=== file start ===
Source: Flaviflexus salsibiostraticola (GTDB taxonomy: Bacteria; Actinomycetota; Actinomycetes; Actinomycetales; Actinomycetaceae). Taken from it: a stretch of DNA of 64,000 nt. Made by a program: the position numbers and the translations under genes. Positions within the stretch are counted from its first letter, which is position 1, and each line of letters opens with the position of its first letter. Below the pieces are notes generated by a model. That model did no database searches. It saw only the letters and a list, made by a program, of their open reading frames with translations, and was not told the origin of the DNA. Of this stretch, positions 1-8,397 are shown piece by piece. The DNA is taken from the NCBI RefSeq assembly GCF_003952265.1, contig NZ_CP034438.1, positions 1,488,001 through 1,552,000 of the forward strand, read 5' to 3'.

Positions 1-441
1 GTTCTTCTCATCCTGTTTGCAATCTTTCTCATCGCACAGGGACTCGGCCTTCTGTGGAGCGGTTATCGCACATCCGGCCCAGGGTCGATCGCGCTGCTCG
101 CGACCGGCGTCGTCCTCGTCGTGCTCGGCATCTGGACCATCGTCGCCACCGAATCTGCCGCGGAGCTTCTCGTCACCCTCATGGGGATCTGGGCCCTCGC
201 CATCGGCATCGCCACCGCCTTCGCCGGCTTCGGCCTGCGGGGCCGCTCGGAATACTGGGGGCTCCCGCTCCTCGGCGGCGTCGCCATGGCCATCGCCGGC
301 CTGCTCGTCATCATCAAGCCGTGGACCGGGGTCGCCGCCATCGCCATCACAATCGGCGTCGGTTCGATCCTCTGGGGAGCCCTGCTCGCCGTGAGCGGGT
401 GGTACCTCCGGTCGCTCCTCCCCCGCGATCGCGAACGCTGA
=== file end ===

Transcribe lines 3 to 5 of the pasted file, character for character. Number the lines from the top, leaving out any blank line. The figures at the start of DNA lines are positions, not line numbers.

1 GTTCTTCTCATCCTGTTTGCAATCTTTCTCATCGCACAGGGACTCGGCCTTCTGTGGAGCGGTTATCGCACATCCGGCCCAGGGTCGATCGCGCTGCTCG
101 CGACCGGCGTCGTCCTCGTCGTGCTCGGCATCTGGACCATCGTCGCCACCGAATCTGCCGCGGAGCTTCTCGTCACCCTCATGGGGATCTGGGCCCTCGC
201 CATCGGCATCGCCACCGCCTTCGCCGGCTTCGGCCTGCGGGGCCGCTCGGAATACTGGGGGCTCCCGCTCCTCGGCGGCGTCGCCATGGCCATCGCCGGC